-what behavior is exhibited (behavior = B) in that environment and
-what consequences follow (consequences = C).
All factors are observable and subject to experimental verification or refutation. The A-B-C sequences can be experimentally observed with differing antecedent conditions, A, and differing consequences, C, that are under control of the experimenter. Thus, one may answer a question such as, “In a given situation, A, what types of consequences, C, are more effective for producing a desired behavior, B?”
The implications for developing teaching methodologies based on the two diverging ideas of constructivism or behaviorism are immense.
Constructivists: Constructivists champion practices that emphasize learning through natural peer group social interactions. These practices include such concepts as “brain-based learning,” multi-sensory learning styles, discovery learning, inquiry methods, whole language reading, balanced literacy, authentic learning environments, and many more.
Constructivists may also argue that external rewards such as “smiley faces” on homework or praises such as “Good work, Johnny!” are damaging to the goal of having the student become intrinsically motivated to learn for the sheer rewards inherent in the learning, itself. (See “Punished by Rewards” by Alfie Kohn.)
Behaviorists: Behaviorists point to decades of data from highly controlled studies of matched class rooms that show superior performance when rewards – positive reinforcers – are liberally given for good work. (Behaviorists also like to ask Mr. Kohn if he would have written his book for free without accepting any payment or royalties and why he commands such a high speaking fee.)
Behaviorists point to the proven successes of direct instructional methods and positive reinforcement for motivation that occur with properly trained instructional personnel using carefully sequenced curricula.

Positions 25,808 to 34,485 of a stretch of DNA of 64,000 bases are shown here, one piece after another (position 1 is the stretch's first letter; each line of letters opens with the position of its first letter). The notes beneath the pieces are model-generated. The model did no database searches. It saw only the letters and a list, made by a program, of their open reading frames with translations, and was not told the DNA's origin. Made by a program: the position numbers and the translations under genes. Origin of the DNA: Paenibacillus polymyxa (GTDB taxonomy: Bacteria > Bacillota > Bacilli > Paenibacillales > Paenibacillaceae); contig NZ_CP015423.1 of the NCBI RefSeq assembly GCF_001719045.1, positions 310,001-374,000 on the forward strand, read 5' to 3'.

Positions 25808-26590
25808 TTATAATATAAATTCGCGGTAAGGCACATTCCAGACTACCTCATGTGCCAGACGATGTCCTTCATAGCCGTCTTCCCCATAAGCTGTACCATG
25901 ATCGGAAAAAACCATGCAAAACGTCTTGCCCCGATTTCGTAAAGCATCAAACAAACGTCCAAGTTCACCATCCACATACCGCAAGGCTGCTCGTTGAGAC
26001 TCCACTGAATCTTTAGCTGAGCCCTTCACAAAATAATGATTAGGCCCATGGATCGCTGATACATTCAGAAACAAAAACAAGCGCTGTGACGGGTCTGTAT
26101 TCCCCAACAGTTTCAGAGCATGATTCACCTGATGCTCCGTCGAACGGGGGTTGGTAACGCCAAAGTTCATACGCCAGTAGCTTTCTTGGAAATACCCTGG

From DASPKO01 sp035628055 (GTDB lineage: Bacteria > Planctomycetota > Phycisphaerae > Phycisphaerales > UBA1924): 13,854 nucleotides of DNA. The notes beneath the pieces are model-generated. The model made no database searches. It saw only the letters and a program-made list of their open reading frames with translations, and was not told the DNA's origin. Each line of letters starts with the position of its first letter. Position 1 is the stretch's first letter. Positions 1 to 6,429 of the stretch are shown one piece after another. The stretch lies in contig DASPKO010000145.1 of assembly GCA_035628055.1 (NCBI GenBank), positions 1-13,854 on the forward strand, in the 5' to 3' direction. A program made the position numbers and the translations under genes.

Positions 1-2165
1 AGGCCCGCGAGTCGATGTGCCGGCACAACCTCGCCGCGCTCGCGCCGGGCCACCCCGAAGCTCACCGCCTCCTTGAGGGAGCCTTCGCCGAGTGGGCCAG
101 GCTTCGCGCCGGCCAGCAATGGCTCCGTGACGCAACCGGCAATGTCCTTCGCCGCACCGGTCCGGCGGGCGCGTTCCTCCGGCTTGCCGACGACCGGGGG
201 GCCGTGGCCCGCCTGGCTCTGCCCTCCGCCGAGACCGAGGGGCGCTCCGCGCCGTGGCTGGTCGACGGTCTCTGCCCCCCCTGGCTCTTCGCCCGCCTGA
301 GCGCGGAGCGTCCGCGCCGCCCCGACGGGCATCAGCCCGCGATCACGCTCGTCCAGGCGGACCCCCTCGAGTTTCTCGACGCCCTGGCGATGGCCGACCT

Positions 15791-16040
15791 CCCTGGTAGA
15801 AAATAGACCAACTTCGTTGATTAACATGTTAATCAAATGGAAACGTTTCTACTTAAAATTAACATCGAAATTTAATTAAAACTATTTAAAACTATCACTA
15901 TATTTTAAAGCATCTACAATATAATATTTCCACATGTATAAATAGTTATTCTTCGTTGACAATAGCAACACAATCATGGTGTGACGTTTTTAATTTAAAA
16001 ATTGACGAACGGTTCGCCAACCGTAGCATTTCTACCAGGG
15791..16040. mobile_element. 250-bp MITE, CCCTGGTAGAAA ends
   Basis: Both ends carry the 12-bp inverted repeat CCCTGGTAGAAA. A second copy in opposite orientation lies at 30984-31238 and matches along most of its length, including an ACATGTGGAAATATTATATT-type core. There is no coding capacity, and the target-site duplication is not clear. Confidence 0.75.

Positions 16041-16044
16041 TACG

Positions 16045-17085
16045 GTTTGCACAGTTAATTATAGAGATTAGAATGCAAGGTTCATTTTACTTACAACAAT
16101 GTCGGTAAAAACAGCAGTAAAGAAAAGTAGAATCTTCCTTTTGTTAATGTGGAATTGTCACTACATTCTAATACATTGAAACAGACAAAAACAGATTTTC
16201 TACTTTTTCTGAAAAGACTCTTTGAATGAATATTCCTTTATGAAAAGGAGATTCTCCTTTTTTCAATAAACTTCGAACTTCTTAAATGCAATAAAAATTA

Whose fault is failure?
From his childhood, Piaget admitted his disdain for teachers and so tried to undercut their role in the learning process. In so doing, he offered them the perfect excuse for the student’s failure. Unionists and other educational apologists can cling to Piaget and, with the possible exception of falsely blaming societal ills such as poverty and family breakdown, maintain that everyone is blameless in this genetically determined process of the learner having to construct his own learning at a developmentally appropriate rate.
Former Secretary of Education Rod Paige’s book The War Against Hope: How Teachers’ Unions Hurt Children, Hinder Teachers, and Endanger Public Education rails against these apologists but does not identify the theoretical basis for their argued positions.
Constructivists were greatly reinforced by the availability in 1962 of an English translation of the Russian psychologist Lev Vygotsky’s 1934 book “Thought and Language.” As summarized in Susan Path’s recent book “Parallel Paths to Constructivism, Jean Piaget and Lev Vygotsky”, 2004, Path seems to buttress the argument that Vygotsky offers confirming evidence of Piaget’s constructivism.
Even a casual perusal of “Thought and Language” finds, however, a careful attempt to bring order to the divisive field of psychology. Vygotsky tries to first create a taxonomy for the field and includes citations of Piaget (which many may have been mistaken as his confirmation) but he then directly refutes these ideas by saying that “we have developed our own theoretical position in exactly an opposite direction.” Vygotsky goes on to summarize by saying, “Piaget’s view [that the child is impervious to experience – teaching] may hold for the particular group of children he studied, but it is not of universal significance.”
Thus while many seek to use Vygotsky as verification of Piaget, they should heed Vygotsky’s own observation that, “Studying child thought apart from the influence of instruction, as Piaget did, excludes a very important source of change and bars the researcher from posing the question of the interaction of development and instruction to each age level.”
In spite of Vygotsky’s own denial, we now find schools of education citing Dewey, Piaget, and Vygotsky as the unassailable and infallible founding fathers of their new constructivist pedagogy, with the data-driven empirical findings of Skinner being dismissed as mere “rat science.”
North Carolina’s children are woefully deficient in reading comprehension according to numerous tests—both state normed and nationally normed. Small wonder since their education school professors display a similar deficiency by continuing to misread hard data from the research.
The Roger Bacon Academy is a highly successful North Carolina based educational management organization that focuses on behavioral methods in the K-8 classroom. It manages two rural Title I charter schools which are the highest scoring schools in their counties: Columbus Charter School and Charter Day School. Applications for employment are always welcome.